6 things you probably didn’t know about the extreme north of Greenland

In December of 2013, Alex Hibbert led an international quartet of polar travellers to the extreme north of Arctic Greenland. After a huge storm destroyed their intended route to the North Pole in the darkness of winter, instead of retreating, they decided to explore the beautiful but unforgiving region of Avanerriaq, the home of the Polar Eskimos. What followed was six months of harsh education, gripping adventure and… twenty unruly sled dogs. We asked the author of Polar Eskimo to tell us about Northern Greenland: Read More 6 things you probably didn’t know about the extreme north of Greenland

Where is Drury Lane? Getting lost in London by Jon Woolcott

I’m not a practical man: simple DIY tasks fox me, I don’t enjoy ladders, electricity makes me jumpy. I’ll call for technical help when my printer runs low on toner. I have a handyman on speed-dial, a capable wife, and a nearby younger brother for whom these tasks hold no terrors. But for all this I find that one science, or sort of science, Geography, is my friend. It’s not all Geography – specifically it’s a sense of place. My sense of direction, if not exactly unerring, is well attuned to the compass points. I know where I am, and mostly, where I’m going. I love Ordnance Survey maps, whatever their scale, not only for their solid reliable practicality, but for the way they situate me so completely in any landscape, and for their often remarked-upon beauty. I can spread a map on the floor and pore over it for hours, bum aloft, tracing footpaths and rivers, marvelling over contour lines marking hills and steep sided valleys, wondering over derivations of village names, imagining the lost settlements marked in that ghostly gothic script. In short, I know my way around, and I am glad of it.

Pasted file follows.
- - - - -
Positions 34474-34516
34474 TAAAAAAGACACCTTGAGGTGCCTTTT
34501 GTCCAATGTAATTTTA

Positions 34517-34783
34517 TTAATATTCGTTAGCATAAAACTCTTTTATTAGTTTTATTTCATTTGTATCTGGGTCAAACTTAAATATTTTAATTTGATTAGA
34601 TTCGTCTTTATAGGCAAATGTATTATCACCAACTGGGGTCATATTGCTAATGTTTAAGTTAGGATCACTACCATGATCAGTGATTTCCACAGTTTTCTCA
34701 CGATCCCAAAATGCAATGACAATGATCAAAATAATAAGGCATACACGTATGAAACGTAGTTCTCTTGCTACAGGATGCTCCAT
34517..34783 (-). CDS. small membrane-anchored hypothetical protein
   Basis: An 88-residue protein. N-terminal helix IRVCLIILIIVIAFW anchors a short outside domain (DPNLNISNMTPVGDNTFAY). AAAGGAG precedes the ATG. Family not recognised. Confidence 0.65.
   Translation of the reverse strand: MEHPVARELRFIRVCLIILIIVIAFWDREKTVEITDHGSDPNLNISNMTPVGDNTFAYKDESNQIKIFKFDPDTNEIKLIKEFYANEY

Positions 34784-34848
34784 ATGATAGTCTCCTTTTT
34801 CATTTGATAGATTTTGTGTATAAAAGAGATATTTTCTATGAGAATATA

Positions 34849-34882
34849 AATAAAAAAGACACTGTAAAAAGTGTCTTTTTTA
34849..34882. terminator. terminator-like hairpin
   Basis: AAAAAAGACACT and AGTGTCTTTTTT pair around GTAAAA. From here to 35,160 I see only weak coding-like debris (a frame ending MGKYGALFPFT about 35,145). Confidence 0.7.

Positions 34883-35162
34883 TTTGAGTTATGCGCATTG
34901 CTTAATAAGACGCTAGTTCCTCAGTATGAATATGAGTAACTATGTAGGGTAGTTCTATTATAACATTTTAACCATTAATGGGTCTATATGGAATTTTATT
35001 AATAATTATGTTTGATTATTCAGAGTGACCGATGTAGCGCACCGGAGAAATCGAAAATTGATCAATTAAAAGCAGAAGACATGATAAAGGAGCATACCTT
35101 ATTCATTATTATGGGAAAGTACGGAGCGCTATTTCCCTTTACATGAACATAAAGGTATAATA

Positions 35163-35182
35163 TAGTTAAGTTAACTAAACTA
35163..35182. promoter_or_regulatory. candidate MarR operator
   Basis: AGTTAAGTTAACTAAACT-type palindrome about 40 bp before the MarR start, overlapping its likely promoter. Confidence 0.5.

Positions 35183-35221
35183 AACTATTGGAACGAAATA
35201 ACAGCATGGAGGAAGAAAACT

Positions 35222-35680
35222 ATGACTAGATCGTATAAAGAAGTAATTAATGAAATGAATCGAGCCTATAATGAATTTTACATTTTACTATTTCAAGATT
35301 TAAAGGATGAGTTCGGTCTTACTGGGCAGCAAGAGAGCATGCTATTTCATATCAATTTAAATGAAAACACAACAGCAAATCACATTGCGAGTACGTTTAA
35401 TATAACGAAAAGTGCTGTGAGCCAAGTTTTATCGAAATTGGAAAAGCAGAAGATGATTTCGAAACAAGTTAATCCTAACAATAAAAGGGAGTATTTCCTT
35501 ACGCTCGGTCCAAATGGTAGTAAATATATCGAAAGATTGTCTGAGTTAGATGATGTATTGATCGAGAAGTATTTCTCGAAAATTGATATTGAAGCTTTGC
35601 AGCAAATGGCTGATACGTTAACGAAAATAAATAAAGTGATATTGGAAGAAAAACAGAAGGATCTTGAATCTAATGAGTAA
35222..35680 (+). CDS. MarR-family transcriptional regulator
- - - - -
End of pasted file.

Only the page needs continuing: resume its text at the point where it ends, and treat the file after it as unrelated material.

Read More Where is Drury Lane? Getting lost in London by Jon Woolcott

Five Gulls by Tim Dee

Tim Dee Five Gulls

Tim Dee’s new book Landfill,  confronts our waste-making species through the extraordinary and fascinating life of gulls, and the people who watch them.

Ahead of his event at our Bristol store on the 15th November, Tim Dee tells us about five different types of gull:

 

Read More Five Gulls by Tim Dee

New DK Eyewitness Travel Guides launched

2018 marks the 25th anniversary of DK Eyewitness Travel Guides and the most in-depth redesign since the series launched in 1993; based on extensive global consumer research, these beautifully practical new books have been designed with the consumer in mind. Read More New DK Eyewitness Travel Guides launched

Seashaken Houses – a journey around Britain’s most remote lighthouses

Ushered upwards by labourers clinging to scaffolds or dangling in harnesses, they are feats of engineering, imagination and bravery, built at great financial and human cost. Waves frequently confiscated tools, dismantled masonry and swept workmen away. Although shaped to resist the sea, these unique buildings share something of its mystery and power, and bear witness to the history of our maritime past.

Offshore lighthouses are not like ordinary lighthouses. Over a period spanning four centuries, with Britain’s booming sea trade dogged by shipwrecks and drownings, we undertook to build in the sea itself. Beyond the apparent finality of Britain and Ireland’s coastlines these 170-foot high towers still stand today, raised perilously on underwater reefs and rising mirage-like out of the water. Although no longer inhabited, their chambers still bear signs of the people who once lived in them. But apart from discreet mapping, or the occasional glimpse from a distant ferry, the existence of these isolated sentinels remains unknown to most.